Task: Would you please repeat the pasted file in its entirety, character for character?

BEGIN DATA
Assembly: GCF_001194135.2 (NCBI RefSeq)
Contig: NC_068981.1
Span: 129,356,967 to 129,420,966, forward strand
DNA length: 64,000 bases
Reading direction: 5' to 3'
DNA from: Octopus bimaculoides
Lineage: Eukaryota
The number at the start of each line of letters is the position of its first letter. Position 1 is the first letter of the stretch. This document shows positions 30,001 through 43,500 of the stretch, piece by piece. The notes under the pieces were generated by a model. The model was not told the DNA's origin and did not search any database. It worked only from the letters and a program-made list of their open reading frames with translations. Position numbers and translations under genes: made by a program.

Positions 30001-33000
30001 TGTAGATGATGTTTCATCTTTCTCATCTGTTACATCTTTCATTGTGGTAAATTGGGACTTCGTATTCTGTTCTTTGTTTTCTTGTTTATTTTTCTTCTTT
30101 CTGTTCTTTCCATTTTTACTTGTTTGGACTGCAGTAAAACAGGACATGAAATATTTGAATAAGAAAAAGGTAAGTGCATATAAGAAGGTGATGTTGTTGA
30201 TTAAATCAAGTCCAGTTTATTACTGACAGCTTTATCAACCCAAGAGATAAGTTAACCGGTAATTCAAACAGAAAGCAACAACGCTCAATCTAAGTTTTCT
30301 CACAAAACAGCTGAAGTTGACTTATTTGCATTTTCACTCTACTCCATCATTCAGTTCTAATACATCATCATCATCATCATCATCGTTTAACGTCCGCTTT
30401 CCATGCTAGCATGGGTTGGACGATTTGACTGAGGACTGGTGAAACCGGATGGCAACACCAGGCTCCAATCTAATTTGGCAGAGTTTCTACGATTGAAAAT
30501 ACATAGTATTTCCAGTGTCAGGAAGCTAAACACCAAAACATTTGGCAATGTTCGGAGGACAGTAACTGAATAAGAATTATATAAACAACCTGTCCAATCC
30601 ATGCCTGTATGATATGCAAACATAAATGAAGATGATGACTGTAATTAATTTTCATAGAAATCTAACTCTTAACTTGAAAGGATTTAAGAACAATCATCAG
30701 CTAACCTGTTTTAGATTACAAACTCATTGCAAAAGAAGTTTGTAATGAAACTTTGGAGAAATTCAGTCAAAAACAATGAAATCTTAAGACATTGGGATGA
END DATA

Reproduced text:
Assembly: GCF_001194135.2 (NCBI RefSeq)
Contig: NC_068981.1
Span: 129,356,967 to 129,420,966, forward strand
DNA length: 64,000 bases
Reading direction: 5' to 3'
DNA from: Octopus bimaculoides
Lineage: Eukaryota
The number at the start of each line of letters is the position of its first letter. Position 1 is the first letter of the stretch. This document shows positions 30,001 through 43,500 of the stretch, piece by piece. The notes under the pieces were generated by a model. The model was not told the DNA's origin and did not search any database. It worked only from the letters and a program-made list of their open reading frames with translations. Position numbers and translations under genes: made by a program.

Positions 30001-33000
30001 TGTAGATGATGTTTCATCTTTCTCATCTGTTACATCTTTCATTGTGGTAAATTGGGACTTCGTATTCTGTTCTTTGTTTTCTTGTTTATTTTTCTTCTTT
30101 CTGTTCTTTCCATTTTTACTTGTTTGGACTGCAGTAAAACAGGACATGAAATATTTGAATAAGAAAAAGGTAAGTGCATATAAGAAGGTGATGTTGTTGA
30201 TTAAATCAAGTCCAGTTTATTACTGACAGCTTTATCAACCCAAGAGATAAGTTAACCGGTAATTCAAACAGAAAGCAACAACGCTCAATCTAAGTTTTCT
30301 CACAAAACAGCTGAAGTTGACTTATTTGCATTTTCACTCTACTCCATCATTCAGTTCTAATACATCATCATCATCATCATCATCGTTTAACGTCCGCTTT
30401 CCATGCTAGCATGGGTTGGACGATTTGACTGAGGACTGGTGAAACCGGATGGCAACACCAGGCTCCAATCTAATTTGGCAGAGTTTCTACGATTGAAAAT
30501 ACATAGTATTTCCAGTGTCAGGAAGCTAAACACCAAAACATTTGGCAATGTTCGGAGGACAGTAACTGAATAAGAATTATATAAACAACCTGTCCAATCC
30601 ATGCCTGTATGATATGCAAACATAAATGAAGATGATGACTGTAATTAATTTTCATAGAAATCTAACTCTTAACTTGAAAGGATTTAAGAACAATCATCAG
30701 CTAACCTGTTTTAGATTACAAACTCATTGCAAAAGAAGTTTGTAATGAAACTTTGGAGAAATTCAGTCAAAAACAATGAAATCTTAAGACATTGGGATGA